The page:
“Miss Saigon,” a long-standing musical performance on Broadway, exemplifies the harmful stereotype of sensual and dangerous Asian women, according to Brace Scholar Junah Jang ’20. Jang questioned the validity of the characters’ image and the broader representation of the Asian women in media in her Brace Fellowship Presentation, “The ‘Miss’ in ‘Miss Saigon’: Deconstructing a Fantasy of Asian Femininity” on Monday, February 9 in the Abbot School Room.
Based on Giacomo Puccini’s opera “Madame Butterfly”, Miss Saigon begins in 1975 and depicts the tragic relationship between Chris, an American soldier during the Vietnam War, and Kim, a Vietnamese bar-girl and prostitute, who fall in love and conceive a mixed-race child, but are separated when the Southern Vietnamese capital, Saigon, falls.
Jang argued that Kim’s portrayal in “Miss Saigon” embodied the hypersexualization of the archetype centered on a young, vulnerable woman searching for survival in exchange for sexual favors, thus fulfilling a traditional Western perception of foreign women, particularly Asian women. According to Jang, such representations emphasize the physical and metaphorical dominance of American soldiers during the Vietnam War.
“The Vietnamese bodies were depicted as sort of both sensual and dangerous. Basically, the intimate relationship between sex and danger was a big part of the American understanding of Vietnamese women. This is because of how the Vietnam war constructed a certain relationship between local Vietnamese women and American soldiers, which served as a parallel for the larger relationship between what the West interpreted as feminine and masculine. Even in the show, the prostitutes are outwardly seductive and attempt to win the hearts of soldiers who they hope will take them to America,” said Jang.
To understand why the erroneous mainstream perception of Asian women hides the multifaceted nuances of the Asian woman’s character and experience, Jang believes that the audience should understand the ornamentalist theory. The hypothesis is that Western productions objectify Asian femininity and hamper the ability of the Asian woman to realize an authentic representation of themself. According to Jang, such a new way of thinking allows one to understand that such misrepresentations are not reflective of real Asian women.
“So ornamentalism asks us to let go of our assumption that all things that resemble people have agency. For instance, the fact that you’re objectifying her assumes that the thing being objectified was a person, to begin with. But in many Western narratives and Euro-American culture, Asian femininity never really had that grasp on personhood, and rather than stories and art and literature about Asian women have always lived up to the objects around them, reinforcing this yellow woman myth.”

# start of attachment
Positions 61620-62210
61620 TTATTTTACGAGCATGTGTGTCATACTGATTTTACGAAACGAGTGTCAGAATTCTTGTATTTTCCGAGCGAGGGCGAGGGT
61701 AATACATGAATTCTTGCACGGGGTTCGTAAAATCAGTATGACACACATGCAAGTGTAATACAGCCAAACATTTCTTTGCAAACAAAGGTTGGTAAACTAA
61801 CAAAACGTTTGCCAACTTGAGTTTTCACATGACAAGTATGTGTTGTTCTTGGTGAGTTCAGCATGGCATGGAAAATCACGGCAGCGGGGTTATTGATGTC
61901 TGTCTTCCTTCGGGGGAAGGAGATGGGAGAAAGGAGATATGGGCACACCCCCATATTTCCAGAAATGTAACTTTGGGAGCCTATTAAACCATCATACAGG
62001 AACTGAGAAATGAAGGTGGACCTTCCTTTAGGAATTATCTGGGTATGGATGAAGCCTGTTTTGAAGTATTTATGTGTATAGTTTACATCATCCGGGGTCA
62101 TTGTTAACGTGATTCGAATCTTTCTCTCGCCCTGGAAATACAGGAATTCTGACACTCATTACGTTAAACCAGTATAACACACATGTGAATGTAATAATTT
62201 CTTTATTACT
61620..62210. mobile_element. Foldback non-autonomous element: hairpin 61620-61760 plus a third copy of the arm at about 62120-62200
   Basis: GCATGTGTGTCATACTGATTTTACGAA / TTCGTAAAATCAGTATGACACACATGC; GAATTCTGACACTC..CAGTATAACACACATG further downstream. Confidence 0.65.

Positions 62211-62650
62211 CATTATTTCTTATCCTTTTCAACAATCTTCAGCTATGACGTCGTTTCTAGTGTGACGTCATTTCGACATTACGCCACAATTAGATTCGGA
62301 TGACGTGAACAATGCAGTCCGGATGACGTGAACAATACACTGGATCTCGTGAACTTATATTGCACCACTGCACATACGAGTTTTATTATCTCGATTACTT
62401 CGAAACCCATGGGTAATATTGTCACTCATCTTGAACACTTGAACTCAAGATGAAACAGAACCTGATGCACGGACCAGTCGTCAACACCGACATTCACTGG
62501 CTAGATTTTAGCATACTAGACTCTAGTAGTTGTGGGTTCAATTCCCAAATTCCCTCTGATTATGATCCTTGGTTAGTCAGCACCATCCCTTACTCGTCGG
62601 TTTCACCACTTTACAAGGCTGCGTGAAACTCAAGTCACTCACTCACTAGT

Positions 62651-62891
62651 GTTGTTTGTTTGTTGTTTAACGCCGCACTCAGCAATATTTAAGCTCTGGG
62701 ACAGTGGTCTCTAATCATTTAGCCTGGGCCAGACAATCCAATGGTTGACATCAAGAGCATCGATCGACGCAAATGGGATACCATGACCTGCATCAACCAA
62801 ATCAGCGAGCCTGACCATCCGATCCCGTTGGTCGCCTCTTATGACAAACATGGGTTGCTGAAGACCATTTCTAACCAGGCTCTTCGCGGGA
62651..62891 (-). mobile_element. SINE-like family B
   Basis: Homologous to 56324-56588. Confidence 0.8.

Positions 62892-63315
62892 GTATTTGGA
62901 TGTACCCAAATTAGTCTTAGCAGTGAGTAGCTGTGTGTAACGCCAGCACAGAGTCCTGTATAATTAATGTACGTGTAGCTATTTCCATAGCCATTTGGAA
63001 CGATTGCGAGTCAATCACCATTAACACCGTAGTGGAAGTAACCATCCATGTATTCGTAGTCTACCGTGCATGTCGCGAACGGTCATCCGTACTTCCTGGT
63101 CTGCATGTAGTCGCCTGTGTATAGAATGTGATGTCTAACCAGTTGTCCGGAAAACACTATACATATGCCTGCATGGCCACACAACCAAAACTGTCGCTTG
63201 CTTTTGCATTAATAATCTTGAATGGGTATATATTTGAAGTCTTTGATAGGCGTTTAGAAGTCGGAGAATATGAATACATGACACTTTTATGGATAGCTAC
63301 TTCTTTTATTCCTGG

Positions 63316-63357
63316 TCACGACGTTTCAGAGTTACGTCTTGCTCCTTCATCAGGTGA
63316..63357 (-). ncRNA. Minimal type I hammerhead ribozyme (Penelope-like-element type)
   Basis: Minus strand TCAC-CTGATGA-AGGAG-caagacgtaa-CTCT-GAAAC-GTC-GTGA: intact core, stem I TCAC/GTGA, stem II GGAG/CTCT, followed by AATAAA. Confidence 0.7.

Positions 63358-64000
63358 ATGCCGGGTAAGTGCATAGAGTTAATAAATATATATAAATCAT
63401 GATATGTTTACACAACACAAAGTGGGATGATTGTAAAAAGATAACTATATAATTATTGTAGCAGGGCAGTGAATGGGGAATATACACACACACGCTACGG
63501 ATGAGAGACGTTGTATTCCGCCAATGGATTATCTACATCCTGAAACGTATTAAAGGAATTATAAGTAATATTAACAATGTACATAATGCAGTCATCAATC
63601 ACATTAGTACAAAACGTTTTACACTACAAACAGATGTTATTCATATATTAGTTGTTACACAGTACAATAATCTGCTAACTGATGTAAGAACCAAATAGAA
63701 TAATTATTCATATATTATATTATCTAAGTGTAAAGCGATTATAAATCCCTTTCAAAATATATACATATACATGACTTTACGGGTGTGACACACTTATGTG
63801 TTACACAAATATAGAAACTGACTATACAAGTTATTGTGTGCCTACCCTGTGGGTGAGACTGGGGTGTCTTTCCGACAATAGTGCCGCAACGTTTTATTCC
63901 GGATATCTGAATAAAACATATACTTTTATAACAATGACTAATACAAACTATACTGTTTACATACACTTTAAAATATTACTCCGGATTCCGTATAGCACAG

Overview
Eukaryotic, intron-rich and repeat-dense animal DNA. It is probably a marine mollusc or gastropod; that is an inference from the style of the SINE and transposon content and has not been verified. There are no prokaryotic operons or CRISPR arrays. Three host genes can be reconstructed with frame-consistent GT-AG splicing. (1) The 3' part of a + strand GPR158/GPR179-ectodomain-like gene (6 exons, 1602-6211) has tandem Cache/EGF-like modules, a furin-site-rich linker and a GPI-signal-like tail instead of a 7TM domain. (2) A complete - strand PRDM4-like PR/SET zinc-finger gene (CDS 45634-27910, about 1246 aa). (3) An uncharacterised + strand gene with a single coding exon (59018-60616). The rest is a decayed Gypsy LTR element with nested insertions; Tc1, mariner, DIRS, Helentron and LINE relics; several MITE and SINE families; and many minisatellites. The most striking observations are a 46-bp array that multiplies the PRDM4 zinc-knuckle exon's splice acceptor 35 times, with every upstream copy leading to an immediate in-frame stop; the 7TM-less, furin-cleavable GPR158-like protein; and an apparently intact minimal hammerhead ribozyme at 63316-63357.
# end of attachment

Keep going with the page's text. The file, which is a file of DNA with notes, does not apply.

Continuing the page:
Jang continued, “Indeed, they’re not the focal point of the images, and instead, they are decorative and ornamental and part of the decorations. I think this really has a lot of potential, because Chang is moving away from critiquing fetishization and commodification, and thus the traditional power critiques are disappearing. She’s looking at these objects such as traditional clothing and fictional characters from stories, and not talking about real Asian women and instead of trying to figure out what happens at the end of all of those processes.”
Jang also discussed how her research affected her feelings towards Kim, the titular character of “Miss Saigon”. She detailed how, as a young actress, she idealized Kim and dreamed of performing her role on the stage. She then, however, deconstructed the reasoning behind her early adulation and provided insight into her current position in relation to the character’s identity.
“Kim, as a character, isn’t inauthentic because she’s not a perversion of a real Vietnamese woman. She’s what I like to term a host for a ghost, or a vessel for an inorganic entity that always has and will always exist in relationship to its white lover. So in some ways, this way of thinking frees me, because I no longer feel tied to the character of Kim, because I no longer see her as a representation of me. So I don’t feel like I have as much of a stake in her story,” said Jang.
John Bird, Instructor of English, was Jang’s faculty advisor for the project. In an email to The Phillipian, Bird described the role he played in the research process and his admiration for how Jang approached her topic.
“Junah asked me to be her faculty advisor because I was her English teacher last year. My role was mostly brain-storming early on as Junah figured out the parameters of her project, and then reading drafts and giving feedback over the summer. What I always found most compelling about Junah’s project was (and is) the personal stake that she has in the play and its production history. Her approach is conceptually rich and personally engaging,” wrote Bird.
Dori Rosenstrauch ’23, one of Jang’s castmates in the upcoming production of Les Misérables, attended the event. Rosentrauch recounted how she gained new insight regarding minority representation in Broadway Productions, and why she finds it important to attend presentations of this sort.
“The presentation showed representation on Broadway in a new light that I hadn’t seen before. She brought up a lot of statistics about the representation of Asian women and other Asian actors on the Broadway stage, which I had never thought about, unfortunately. And she also showed me incredible new perspectives and also introduced me to “Miss Saigon,” which I had never heard of before,” said Rosenstrauch.
She continued, “Whenever I come to these events, I always just learn so much. It reminds me that my identity as a white, cis-gendered, heterosexual woman gives me a lot of privilege in the world, and every presentation that I go to sheds light on a different aspect of my privilege that I need to be aware of. I think that’s really important”.